39. 39. IBM Data Governance Council Maturity Model– Capability Areas Organisational Stewardship Structures & Awareness Process Maturity Policy Organisational Process Awareness Value Creation Data Risk Information Management & Security & Compliance Privacy Data Architecture Assets Business Process Maturity Data Integration Accountability Roles & & Responsibility Structures Roles & Metrics Responsibilities Resource Commitment Measurement Standards & Disciplines Quality Communication Value Creation Processes Metrics & Reporting Reporting Responsibility Regulations, standards, and policies Accountability Data asset and risk classification Risk Management Management buy-in Framework Incident Ownership & Response responsibility Certification Training and accountability Policies & Standards Tools Design requirements Process and technology Access Control Identity Requirements Integration Metrics Risk Status Characteristic Organisations Data Models & Metadata Management Analytics Data Quality Management Classification & Information Metadata Lifecycle Management Process Maturity Semantic Capabilities Content Process Maturity Organisational Content Awareness Audit Information, Logging & Reporting Quality Security Technology & Infrastructure Business Value Organisational Reporting Awareness Consistency (Format & Semantics) Business Value Ownership (Roles & Responsibilities) Collection Automation Reporting Automation Evaluation & Measurement Remediation & Reporting October 23, 2013 39
  40. 40. Mapping MIKE2.0 Information Maturity Model to Information Lifecycle People/Organisation Architect, Budget, Plan, Design and Specify Policy Implement Underlying Technology Technology Enter, Create, Acquire, Derive, Update, Integrate, Capture Compliance Secure, Store, Replicate and Distribute Measurement Present, Report, Analyse, Model Process/Practice Preserve, Protect and Recover Archive and Recall Delete/Remove Define, Design, Implement, Measure, Manage, Monitor, Control, Staff, Training and Administer October 23, 2013 40
  41. 41. MIKE2.0 Information Maturity Model – Capability Areas People/ Organisation Policy Technology Compliance Measurement Process/Practice Audits Benchmarking Common Data Model Communication Plan B2B Data Integration Cleansing Audits Metadata Management Audits Benchmarking Common Data Services Data Integration (ETL & EAI) Data Ownership Data Quality Metrics Common Data Model Data Quality Metrics Data Quality Metrics Dashboard (Tracking / Trending) Data Analysis Common Data Services Data Analysis Data Analysis Security Profiling / Measurement Common Data Model Metadata Management Communication Plan Data Quality Strategy Data Capture Issue Identification Cleansing Data Capture Data Standardisation Service Level Agreements B2B Data Integration Data Ownership Executive Sponsorship Data Integration (ETL & EAI) Data Quality Metrics Data Quality Metrics Issue Identification Data Standardisation Communication Plan Dashboard (Tracking / Trending) Data Analysis Data Subject Area Coverage Data Quality Strategy Master Data ManagementData Stewardship Data Standardisation Platform Standardisation Data Validation Data Validation Privacy Master Data Management Executive Sponsorship Profiling / Measurement Metadata Management Master Data ManagementRoot Cause Analysis Platform Standardisation Privacy Security Profiling / Measurement Security Security October 23, 2013 Cleansing Dashboard (Tracking / Trending) Data Analysis Data Capture Data Integration (ETL & EAI) Data Ownership Data Quality Metrics Data Standardisation Data Stewardship Executive Sponsorship Issue Identification Master Data Management Metadata Management Privacy Profiling / Measurement 41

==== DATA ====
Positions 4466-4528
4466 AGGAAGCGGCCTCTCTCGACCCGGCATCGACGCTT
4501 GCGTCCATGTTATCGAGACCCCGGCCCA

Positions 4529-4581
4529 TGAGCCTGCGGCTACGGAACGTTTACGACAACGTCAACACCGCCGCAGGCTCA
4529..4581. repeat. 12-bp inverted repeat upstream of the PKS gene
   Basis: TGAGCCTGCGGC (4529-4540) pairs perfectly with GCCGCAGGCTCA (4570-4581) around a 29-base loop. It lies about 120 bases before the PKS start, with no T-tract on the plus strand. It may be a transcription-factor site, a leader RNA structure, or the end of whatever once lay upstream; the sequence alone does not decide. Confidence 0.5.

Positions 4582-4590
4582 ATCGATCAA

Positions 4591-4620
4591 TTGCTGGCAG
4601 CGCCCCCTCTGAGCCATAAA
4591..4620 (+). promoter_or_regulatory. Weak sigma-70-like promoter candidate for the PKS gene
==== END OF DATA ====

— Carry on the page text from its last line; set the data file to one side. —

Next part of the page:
42. 42. Mapping DAMA DMBOK to Information Lifecycle Data Governance Architect, Budget, Plan, Design and Specify Data Architecture Management Implement Underlying Technology Data Development Enter, Create, Acquire, Derive, Update, Integrate, Capture Data Operations Management Secure, Store, Replicate and Distribute Data Security Management Present, Report, Analyse, Model Reference and Master Data Management Preserve, Protect and Recover Data Warehousing and Business Intelligence Management Archive and Recall Document and Content Management Delete/Remove Metadata Management Define, Design, Implement, Measure, Manage, Monitor, Control, Staff, Training and Administer Data Quality Management October 23, 2013 42